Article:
Better One or Better Two? Your Routine Eye Exam
Just about all of us can relate to the sometimes exhausting feeling of our daily routine. With our busy schedules, the thought of adding another appointment to the list probably doesn’t sound very appealing. That said, even if you don’t have vision problems, an annual eye exam is something that shouldn’t fall by the wayside. During the one-hour appointment, your eye doctor will perform a variety of important tests to ensure your eyes are healthy and working properly. Sounds hard to beat!
Before heading out the door, make sure you have your health insurance card and glasses (if you already have a prescription). The exam usually begins with a check of your visual acuity. This entails a number of tests to make sure you can see correctly and will ultimately determine if you need glasses or contacts.
A confrontation visual field test will then check your basic central and peripheral vision. Your optometrist will ask you to cover one eye and look straight ahead. He or she will then ask you speak up when you see their hand or another object enter into your line of vision. Next, your doctor will verify your eyes work well as a team. You’ll focus on near and distant items while your doctor checks for a lazy eye, crookedness or a decrease in depth perception.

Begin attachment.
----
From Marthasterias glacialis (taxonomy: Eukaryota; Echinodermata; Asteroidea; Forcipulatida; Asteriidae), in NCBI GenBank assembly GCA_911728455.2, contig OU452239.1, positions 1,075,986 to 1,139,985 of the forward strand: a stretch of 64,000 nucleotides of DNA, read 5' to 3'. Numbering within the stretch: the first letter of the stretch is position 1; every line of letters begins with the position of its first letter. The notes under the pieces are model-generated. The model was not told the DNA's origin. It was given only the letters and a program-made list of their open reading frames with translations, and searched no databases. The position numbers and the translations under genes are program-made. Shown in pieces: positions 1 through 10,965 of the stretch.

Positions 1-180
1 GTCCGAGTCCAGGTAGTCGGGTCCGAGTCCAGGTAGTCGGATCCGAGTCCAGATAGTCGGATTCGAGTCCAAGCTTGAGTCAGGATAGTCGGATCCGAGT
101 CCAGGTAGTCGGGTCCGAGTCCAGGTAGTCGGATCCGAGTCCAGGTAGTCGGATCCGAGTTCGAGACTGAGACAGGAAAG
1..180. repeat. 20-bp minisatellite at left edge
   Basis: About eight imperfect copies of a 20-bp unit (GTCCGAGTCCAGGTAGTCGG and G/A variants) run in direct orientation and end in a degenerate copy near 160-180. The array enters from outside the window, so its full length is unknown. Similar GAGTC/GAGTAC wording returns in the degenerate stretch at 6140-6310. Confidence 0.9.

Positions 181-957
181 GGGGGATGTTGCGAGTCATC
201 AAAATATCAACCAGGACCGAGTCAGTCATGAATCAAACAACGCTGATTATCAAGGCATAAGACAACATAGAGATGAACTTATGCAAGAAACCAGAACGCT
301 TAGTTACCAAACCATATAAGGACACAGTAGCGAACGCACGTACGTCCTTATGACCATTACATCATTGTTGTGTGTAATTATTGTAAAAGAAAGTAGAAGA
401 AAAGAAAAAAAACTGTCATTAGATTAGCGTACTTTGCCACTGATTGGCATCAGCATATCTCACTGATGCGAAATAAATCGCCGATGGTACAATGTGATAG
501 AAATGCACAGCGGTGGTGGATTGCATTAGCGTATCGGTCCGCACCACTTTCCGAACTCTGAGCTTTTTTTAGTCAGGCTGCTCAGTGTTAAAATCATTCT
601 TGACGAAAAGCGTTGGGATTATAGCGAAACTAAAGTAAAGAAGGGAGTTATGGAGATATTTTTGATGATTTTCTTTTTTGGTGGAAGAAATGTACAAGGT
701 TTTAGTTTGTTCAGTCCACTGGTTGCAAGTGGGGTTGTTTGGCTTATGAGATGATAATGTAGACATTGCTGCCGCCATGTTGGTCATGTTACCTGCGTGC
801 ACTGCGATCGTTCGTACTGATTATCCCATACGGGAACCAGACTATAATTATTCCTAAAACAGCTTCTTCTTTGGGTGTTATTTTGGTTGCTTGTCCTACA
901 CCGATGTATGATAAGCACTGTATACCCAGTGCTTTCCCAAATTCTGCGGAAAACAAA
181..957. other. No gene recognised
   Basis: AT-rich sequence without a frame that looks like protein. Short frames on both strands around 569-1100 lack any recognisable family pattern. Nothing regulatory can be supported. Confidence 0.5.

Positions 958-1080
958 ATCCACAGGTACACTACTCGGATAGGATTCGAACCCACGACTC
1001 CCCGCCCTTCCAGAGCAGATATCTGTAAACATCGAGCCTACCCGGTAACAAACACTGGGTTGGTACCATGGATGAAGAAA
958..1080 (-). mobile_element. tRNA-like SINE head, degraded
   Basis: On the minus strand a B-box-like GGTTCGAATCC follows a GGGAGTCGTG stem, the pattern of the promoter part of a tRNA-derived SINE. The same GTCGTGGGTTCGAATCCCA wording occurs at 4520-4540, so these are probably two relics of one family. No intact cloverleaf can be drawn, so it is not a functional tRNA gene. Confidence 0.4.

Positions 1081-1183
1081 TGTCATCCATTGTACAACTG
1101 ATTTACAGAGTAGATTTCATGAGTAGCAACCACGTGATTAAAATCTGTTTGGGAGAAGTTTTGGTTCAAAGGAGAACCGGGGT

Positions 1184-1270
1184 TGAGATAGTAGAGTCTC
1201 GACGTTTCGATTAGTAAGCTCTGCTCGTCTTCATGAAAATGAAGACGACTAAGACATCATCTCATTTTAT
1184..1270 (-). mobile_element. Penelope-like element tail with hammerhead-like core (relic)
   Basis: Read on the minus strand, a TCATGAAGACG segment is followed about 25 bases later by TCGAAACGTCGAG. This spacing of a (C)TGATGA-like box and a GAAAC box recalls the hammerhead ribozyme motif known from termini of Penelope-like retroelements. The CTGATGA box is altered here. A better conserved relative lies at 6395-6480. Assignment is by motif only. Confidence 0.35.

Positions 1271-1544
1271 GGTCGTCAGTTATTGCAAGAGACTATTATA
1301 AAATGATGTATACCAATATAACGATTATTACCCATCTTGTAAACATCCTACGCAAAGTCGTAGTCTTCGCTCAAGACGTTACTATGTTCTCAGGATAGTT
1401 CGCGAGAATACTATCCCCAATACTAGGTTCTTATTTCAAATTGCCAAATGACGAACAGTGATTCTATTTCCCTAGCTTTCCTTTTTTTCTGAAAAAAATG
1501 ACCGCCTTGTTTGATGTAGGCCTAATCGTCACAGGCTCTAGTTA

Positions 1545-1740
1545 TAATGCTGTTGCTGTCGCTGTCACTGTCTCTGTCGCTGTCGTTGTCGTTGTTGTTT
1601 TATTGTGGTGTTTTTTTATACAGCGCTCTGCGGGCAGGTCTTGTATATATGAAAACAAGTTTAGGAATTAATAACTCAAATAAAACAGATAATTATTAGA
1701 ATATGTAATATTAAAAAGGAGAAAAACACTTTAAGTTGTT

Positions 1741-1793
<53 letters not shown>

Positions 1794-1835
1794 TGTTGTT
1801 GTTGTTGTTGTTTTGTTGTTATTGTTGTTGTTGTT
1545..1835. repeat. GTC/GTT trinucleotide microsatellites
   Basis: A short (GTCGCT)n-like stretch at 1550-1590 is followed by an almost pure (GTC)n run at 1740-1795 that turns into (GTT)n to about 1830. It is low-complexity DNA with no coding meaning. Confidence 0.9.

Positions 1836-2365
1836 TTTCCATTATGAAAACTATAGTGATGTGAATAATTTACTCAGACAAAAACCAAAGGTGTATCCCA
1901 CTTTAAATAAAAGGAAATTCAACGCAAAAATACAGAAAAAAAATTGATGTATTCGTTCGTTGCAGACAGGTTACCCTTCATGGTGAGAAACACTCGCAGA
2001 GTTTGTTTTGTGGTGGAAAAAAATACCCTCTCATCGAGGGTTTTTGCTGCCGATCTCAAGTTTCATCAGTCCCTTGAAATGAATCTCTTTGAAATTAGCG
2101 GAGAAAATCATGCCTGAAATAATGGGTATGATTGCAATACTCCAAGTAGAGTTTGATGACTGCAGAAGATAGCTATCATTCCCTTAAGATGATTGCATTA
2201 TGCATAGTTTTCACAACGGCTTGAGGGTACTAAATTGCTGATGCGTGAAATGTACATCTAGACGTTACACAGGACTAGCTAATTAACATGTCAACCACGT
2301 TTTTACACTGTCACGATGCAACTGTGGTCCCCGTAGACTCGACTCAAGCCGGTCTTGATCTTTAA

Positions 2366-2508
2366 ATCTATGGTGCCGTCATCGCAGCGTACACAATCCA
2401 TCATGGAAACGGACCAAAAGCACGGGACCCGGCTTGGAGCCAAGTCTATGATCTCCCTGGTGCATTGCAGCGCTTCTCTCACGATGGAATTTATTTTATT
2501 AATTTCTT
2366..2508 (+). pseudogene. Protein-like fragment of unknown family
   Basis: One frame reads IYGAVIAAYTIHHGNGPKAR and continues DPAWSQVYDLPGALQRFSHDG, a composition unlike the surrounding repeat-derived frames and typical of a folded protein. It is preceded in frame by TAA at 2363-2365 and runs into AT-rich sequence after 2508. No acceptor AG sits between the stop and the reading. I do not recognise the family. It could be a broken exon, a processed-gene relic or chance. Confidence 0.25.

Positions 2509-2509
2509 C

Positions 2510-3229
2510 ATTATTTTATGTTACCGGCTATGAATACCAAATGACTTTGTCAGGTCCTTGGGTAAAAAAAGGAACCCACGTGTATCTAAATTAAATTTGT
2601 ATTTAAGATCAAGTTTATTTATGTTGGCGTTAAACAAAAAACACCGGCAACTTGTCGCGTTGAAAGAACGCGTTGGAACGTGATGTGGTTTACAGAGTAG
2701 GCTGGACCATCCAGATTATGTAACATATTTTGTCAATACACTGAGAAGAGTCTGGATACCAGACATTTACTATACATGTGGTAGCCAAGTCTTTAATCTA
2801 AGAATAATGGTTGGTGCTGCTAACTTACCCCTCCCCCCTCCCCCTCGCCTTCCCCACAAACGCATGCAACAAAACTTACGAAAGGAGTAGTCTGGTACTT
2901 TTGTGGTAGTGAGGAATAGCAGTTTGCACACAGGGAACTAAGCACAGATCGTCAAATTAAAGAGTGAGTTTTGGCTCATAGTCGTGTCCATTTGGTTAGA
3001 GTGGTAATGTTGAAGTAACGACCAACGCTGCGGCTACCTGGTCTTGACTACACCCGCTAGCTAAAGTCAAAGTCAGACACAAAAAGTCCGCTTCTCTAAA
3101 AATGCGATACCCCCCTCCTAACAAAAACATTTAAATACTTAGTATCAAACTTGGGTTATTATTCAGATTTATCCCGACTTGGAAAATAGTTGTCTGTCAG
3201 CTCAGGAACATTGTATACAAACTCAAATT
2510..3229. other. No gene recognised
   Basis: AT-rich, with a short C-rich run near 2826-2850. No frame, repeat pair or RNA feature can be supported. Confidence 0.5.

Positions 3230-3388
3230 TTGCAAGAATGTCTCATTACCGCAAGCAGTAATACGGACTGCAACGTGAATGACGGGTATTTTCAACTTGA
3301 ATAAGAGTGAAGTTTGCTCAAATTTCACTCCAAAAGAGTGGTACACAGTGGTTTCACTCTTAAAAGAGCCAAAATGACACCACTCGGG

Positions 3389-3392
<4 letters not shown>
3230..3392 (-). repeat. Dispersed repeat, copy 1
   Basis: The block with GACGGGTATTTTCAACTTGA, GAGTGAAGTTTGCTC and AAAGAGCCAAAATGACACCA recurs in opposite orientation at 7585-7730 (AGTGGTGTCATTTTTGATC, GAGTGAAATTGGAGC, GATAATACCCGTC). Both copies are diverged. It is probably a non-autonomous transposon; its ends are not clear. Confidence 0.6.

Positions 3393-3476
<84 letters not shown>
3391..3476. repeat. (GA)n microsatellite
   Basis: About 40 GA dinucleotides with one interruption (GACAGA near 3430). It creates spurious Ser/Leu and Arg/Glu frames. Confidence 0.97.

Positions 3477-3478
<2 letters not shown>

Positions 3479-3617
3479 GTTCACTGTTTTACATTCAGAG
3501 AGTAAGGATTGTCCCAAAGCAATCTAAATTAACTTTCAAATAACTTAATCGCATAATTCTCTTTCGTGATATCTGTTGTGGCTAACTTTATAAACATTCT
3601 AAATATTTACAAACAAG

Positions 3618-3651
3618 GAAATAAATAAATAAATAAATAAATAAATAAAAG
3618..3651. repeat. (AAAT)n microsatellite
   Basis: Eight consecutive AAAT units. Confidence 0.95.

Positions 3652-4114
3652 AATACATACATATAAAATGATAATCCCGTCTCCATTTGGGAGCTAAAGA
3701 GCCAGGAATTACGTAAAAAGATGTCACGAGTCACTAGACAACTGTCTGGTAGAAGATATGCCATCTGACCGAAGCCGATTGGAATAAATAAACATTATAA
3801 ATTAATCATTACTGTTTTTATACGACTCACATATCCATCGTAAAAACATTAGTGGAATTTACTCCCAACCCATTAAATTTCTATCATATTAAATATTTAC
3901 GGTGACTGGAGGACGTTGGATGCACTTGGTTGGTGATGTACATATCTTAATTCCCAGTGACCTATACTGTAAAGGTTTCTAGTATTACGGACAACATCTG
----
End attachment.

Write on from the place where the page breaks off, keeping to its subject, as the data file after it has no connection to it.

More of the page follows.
In addition to your vision, your optometrist cares about how well your eyes react to light and dark. He or she will shine bright lights in one or both eyes and watch them dilate and constrict. This pupillary test can also reveal neurological problems as the muscles controlling your pupils connect to your brain.
An increase in eye pressure puts you at risk for glaucoma, a disease which damages your optic nerve and may lead to permanent blindness. Your doctor will check your eye pressure by putting a small drop of anesthetic and then a fluid called fluorescein in your eyes. Next, he or she will gently place a device called a tonometer on your cornea. This process only lasts a couple of seconds, and with the aesthetic, you won’t even feel it!
The final test during your eye exam is called a Dilated Fundus. During which, your optometrist will dilate your eyes using special drops. This will allow them to look into your eyes using a larger window and check for disease. Afterward, your eyes will remain dilated for about an hour. Because your eyes are extra sensitive at this time, make sure you wear sunglasses until the drops wear off. If you don’t have a pair, your doctor will provide you with some kind of eye protection.